The Tibetan Sweater Seller

It had been long time since I had used a sweater. There was no need to touch it because neither Mangalore nor Chennai weather would demand someone like me to wear one. It was only yesterday, I picked up my sweater and wore it at home because it was really ‘cold’ in Tumkur. 

The next day I was sitting in my mom’s cloth store, where I was reminded of an old memory. I just picked up my tab and started to write about it and the story just poured out.

When I was a kid, maybe in second standard or so , there was a Tibetan middle aged man who used to set up a makeshift sweater stall beside the entrance of our cloth store. Amma and grandpa used to pronounce the word Tibetan as ‘Tibe-teeyan’. Only in my later years did I spot a place called Tibet on the map. I understood about their history and continuing struggle only in recent years.

It wasn’t much. He had about 50-100 sweaters with him. I can say that he sold about 3-4 sweaters on an average day. He used to pack it and unpack the entire thing everyday. I never knew where he lived or slept in the night. It was not a matter of concern to me at all. I was just a kid.

Out of curiosity, I used to go and sit along with that person and talk to him about random things. After all a cloth store is not a great place to spend for a kid. The roadside makeshift place seemed to be more interesting to me.

It was surprising, how I was welcomed to sit beside him on the floor. Mom or grandpa didn’t stop me from going out. Even he was a friendly guy who used help us out in the store during busy hours. At some point of time Amma/grandpa agreed to keep his stuff in our store so that he could avoid carrying it everyday.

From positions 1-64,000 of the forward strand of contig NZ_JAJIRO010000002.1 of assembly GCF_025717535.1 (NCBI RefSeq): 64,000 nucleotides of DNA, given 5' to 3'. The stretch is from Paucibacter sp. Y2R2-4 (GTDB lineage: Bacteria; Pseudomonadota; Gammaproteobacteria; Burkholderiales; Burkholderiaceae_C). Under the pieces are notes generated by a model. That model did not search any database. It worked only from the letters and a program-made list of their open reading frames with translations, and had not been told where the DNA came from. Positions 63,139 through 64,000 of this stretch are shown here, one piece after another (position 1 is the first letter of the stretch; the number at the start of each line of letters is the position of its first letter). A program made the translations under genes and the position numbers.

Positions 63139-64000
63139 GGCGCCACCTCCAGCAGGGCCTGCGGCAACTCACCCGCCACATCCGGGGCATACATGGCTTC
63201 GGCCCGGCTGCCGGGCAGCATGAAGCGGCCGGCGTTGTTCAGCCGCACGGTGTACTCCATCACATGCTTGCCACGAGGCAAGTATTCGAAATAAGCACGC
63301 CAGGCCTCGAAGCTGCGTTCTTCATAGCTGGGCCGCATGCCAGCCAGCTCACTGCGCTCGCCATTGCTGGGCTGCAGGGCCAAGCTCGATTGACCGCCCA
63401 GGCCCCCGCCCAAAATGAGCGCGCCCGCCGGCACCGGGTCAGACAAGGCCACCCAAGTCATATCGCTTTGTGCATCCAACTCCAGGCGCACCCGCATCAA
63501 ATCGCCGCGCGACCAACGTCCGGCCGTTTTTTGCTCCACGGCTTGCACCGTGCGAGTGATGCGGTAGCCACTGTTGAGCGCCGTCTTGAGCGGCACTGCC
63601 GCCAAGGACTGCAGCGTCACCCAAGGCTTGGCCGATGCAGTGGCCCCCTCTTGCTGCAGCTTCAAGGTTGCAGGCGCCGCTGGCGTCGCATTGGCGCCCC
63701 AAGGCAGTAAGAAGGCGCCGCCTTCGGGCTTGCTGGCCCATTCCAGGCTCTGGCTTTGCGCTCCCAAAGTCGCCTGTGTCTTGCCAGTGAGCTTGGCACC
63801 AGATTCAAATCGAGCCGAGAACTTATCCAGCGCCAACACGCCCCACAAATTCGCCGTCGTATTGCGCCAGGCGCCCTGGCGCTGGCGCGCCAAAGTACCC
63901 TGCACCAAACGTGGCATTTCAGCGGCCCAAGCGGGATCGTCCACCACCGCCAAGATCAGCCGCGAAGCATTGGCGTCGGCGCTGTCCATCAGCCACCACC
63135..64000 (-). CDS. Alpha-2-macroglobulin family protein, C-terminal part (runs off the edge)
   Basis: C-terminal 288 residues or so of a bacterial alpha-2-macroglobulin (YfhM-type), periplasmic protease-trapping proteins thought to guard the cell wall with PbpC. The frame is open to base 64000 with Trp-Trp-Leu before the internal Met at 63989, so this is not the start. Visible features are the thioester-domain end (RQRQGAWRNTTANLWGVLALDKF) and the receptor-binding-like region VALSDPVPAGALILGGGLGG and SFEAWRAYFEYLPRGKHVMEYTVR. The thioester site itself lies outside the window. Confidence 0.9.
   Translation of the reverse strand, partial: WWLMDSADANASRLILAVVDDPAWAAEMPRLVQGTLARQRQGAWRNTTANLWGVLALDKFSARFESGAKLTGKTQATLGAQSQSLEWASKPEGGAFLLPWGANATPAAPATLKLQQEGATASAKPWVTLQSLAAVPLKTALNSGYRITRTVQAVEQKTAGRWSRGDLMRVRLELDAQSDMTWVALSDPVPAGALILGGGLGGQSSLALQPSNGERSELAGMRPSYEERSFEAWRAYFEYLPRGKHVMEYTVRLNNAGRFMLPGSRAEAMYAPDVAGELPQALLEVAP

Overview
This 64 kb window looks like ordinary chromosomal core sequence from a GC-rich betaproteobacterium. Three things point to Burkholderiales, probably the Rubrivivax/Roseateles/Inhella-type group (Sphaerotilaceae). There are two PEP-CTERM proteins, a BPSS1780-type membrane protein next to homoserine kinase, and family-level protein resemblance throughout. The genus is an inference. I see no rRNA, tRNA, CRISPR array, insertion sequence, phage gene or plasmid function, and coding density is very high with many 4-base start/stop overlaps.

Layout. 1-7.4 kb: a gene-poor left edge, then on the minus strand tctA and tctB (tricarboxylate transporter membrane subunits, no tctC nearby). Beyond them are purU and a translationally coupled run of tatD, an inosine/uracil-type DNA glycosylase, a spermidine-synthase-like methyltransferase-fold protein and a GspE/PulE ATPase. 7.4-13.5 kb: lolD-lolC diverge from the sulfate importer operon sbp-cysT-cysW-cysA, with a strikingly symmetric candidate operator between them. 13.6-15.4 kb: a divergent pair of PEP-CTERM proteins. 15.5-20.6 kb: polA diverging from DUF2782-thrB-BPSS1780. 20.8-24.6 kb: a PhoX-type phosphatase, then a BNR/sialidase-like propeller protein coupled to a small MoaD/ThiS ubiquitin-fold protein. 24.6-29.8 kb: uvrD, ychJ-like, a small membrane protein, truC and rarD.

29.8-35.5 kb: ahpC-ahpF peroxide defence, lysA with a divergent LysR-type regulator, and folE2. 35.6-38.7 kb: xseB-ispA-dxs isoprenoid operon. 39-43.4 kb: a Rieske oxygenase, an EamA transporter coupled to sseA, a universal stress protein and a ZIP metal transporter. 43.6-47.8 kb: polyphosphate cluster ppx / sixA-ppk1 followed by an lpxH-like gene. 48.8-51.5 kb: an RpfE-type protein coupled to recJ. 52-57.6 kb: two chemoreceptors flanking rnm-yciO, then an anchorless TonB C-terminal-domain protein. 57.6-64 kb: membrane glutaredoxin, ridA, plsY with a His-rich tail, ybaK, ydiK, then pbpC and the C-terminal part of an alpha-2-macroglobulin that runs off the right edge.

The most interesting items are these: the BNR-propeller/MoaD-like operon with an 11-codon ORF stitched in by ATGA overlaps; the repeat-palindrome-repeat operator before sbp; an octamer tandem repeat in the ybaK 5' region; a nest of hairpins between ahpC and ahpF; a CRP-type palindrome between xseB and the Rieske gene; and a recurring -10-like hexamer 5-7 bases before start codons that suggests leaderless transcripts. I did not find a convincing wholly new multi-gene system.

His Kannada accent was a bit weird, but I could understand him very well. He could sell to villagers and city people alike. He used to come to the same spot every winter. And at the end of every winter he used to gift me a sweater.

Years rolled on. Grandpa died. Mom took over the store. Eventually there was road widening exercise taken up by the municipality. Even we lost a few square feet of space in the store. The pathways were rebuilt. The Tibetan sweater seller disappeared from the scene in this mess. He never came back. Till this afternoon, he had disappeared from my memory (not entirely) as well.

But then, one simple line remains in my memory forever. By the end of everyday he used to say ‘It takes just five minutes to close your store, but I take 30 minutes ‘I don’t understand why I remember that line so distinctly. Maybe I just thought it was fun or something of that that sort. I never knew that Tibetans were refugees from a distant land. They were packing bags on a daily basis. Perhaps they missed their homeland. Some of them wouldn’t have seen Tibet  in the first place. Yet this distant memory helps me in appreciating their experience/concern. It also helps me appreciate how distinct people cross our paths and leave a trace of their personality without our knowledge.

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